Take Your Yoga to New Heights: Intermediate Poses for Back Pain

Take Your Yoga to New Heights: Intermediate Poses for Back Pain


Intermediate yoga poses? A great way to help reduce back pain and up your strength. If you’re suffering from chronic pain or just want to take your practice to the next level, they can open up your body and ease tension. Read on for the basics of intermediate poses and how they can steer you onto the road to a healthier lifestyle.

Benefits of yoga for back pain

Yoga is a gentle way to ease back pain. It provides many benefits, like increased flexibility, strength in the muscles supporting the spine, relaxed muscles, and improved posture.

Regular yoga postures can reduce back stiffness, decrease tightness in your back, hips, and hamstrings, improve range of motion, and reduce everyday pain.

To use the postures effectively, you must activate the right muscles, while protecting the spine. Doing more challenging poses than beginners’ allows you to strengthen and become more flexible with regular practice. Before doing any poses, consult with a doctor if you have pain or stiffness.

Cat/Cow Pose

Do the Cat/Cow Pose! It’s an intermediate yoga pose that helps with back pain. Increase spinal flexibility and rotation. Open up the chest and shoulders!

Here’s how to do it:

  • Move your body in ways that provide tension relief in the lower back.
  • Feel the benefits of this pose!

Step-by-step instructions

Cat/Cow Pose is an intermediate yoga posture. It relieves back pain and increases spine flexibility. Muscles in the spine and torso alternate between flexing and extending with each inhale and exhale. This exercise also improves breath control and core strength.

Follow these steps to achieve maximum benefits:

  • Start on hands and knees in a tabletop position. Arms should be straight under shoulders and knees below hips.
  • When inhaling, arch your back like a hissing cat. Tuck chin towards chest and push navel up towards ceiling.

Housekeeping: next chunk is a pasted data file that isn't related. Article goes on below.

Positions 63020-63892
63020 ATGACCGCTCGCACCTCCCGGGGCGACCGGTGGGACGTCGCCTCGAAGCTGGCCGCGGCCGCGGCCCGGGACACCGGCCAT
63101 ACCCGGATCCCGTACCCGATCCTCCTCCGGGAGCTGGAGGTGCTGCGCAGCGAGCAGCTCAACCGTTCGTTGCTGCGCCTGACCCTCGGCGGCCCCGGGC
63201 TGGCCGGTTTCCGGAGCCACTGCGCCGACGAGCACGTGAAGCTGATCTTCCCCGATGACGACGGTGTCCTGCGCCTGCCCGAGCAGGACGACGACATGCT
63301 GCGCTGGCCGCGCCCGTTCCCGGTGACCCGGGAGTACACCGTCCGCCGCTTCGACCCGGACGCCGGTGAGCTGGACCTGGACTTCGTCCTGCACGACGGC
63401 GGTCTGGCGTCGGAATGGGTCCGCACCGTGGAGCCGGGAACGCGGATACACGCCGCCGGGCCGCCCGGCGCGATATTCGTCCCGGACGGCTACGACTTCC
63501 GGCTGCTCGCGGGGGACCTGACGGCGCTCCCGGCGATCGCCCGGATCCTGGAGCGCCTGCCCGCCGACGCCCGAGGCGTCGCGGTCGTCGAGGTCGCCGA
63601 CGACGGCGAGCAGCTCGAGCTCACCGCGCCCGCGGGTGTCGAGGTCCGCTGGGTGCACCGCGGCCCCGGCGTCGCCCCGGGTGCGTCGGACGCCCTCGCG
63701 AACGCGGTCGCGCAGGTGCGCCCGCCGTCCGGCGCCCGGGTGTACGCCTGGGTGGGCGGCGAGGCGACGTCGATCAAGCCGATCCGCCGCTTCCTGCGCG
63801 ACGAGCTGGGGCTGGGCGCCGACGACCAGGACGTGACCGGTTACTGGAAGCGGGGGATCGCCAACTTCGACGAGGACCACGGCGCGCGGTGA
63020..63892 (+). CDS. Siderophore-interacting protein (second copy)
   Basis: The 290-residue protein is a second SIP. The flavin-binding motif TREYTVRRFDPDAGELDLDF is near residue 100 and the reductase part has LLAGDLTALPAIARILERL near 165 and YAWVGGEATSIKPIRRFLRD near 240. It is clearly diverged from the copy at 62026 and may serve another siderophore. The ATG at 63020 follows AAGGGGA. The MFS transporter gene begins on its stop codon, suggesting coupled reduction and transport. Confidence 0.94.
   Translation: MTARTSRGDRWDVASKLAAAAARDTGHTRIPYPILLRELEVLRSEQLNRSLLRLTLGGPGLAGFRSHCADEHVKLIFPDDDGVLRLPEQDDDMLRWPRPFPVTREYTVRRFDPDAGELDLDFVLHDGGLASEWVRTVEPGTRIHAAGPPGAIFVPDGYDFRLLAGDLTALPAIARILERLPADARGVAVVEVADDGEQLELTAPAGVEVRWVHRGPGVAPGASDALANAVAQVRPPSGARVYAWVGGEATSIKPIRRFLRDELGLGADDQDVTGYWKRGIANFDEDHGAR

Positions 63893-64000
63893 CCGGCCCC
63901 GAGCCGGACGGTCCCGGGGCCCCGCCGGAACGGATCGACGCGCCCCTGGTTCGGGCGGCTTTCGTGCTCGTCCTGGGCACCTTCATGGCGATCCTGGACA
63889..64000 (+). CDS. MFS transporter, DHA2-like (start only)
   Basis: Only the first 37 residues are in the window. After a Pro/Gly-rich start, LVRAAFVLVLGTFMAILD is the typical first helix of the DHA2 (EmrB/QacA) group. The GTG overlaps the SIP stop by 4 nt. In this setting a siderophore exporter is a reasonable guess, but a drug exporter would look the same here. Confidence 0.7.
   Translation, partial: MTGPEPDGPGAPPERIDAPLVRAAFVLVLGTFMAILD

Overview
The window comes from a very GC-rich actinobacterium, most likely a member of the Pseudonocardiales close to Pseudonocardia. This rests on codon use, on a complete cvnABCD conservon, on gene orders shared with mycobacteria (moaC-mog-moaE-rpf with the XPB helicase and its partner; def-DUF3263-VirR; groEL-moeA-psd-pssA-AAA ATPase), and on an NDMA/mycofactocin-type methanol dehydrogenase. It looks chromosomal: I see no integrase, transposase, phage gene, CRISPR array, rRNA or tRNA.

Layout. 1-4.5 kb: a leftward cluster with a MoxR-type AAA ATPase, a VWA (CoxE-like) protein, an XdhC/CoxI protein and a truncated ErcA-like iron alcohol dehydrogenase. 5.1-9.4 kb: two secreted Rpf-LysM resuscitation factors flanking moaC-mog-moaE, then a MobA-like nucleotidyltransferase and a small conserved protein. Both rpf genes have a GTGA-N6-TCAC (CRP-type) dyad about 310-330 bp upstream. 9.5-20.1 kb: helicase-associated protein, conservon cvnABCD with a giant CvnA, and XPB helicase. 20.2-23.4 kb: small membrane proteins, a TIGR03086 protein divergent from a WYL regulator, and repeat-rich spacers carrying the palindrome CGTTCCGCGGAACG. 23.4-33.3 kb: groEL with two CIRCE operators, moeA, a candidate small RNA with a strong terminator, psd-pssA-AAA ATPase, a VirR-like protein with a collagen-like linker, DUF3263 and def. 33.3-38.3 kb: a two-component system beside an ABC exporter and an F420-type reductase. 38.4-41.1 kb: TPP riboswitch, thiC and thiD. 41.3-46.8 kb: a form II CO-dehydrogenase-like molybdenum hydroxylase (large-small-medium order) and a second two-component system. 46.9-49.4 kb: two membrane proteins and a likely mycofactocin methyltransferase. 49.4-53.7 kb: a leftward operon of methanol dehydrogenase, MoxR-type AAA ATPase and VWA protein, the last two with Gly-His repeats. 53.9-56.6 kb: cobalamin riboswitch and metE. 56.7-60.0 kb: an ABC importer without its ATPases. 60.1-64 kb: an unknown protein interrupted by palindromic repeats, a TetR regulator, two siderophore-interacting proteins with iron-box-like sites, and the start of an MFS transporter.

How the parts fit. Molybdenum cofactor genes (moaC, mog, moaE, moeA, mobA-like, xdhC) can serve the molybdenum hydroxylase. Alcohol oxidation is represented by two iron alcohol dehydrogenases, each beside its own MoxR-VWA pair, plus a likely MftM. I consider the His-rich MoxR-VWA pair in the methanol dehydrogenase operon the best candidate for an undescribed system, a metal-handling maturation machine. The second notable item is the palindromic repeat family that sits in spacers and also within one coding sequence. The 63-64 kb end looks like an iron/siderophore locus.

• When exhaling, round out spine like a sleeping cow. Let chin drop towards ground and push navel towards spine.
  • Repeat 8-10 times. Don’t hold either pose too long (2-3 seconds is enough). Relax on all fours before rising.

Regularly doing Cat/Cow Pose improves spinal mobility. It also improves posture, boosts energy levels, reduces stress, and strengthens core abdominal muscles for stability during other poses. Take some time today to try this introductory pose!

Modifications for beginners

Cat/Cow pose is a great place to start your yoga journey. Get on your mat on all fours. Place your hands beneath your shoulders and line your knees up with your hips. Make sure you are comfortable.

Breathe in, tilt your tailbone to the ceiling. Sink your belly down towards the floor, creating a curve in your spine like a cat’s back. This is Cat Pose.

On an exhalation, bring the tailbone down and arch your back. This is Cow Pose. Go back and forth several times. Move with your breath and feel the space each breath creates.

Don’t push too hard or go too fast. Take breaks and do Child’s Pose when needed.

Seated Spinal Twist

Seated Spinal Twist is a yoga pose, created to help with lower back pain. It increases flexibility in the spine and hips. This one needs physical and mental concentration. It’s an essential part of managing chronic back pain.

How can we do it? Let’s look into it! You can either sit in a chair or on the floor:

Step-by-step instructions

Seated spinal twist is a wonderful way to boost your back health and reduce pain. It can be done on either side of the body. Here’s how:

  1. Sit on the floor with your legs straight out in front of you. Put a cushion or blanket behind you for support.
  2. Bend your right leg so that the right foot is near your left hip. If the position is uncomfortable, keep the leg extended straight out in front.
  3. Place your left hand on the center of your backbone to help maintain alignment. Press your sitting bones into the ground and widen your chest.
  4. Inhale and begin twisting. Wrap your right arm around your right knee or shin. Use your left arm for support.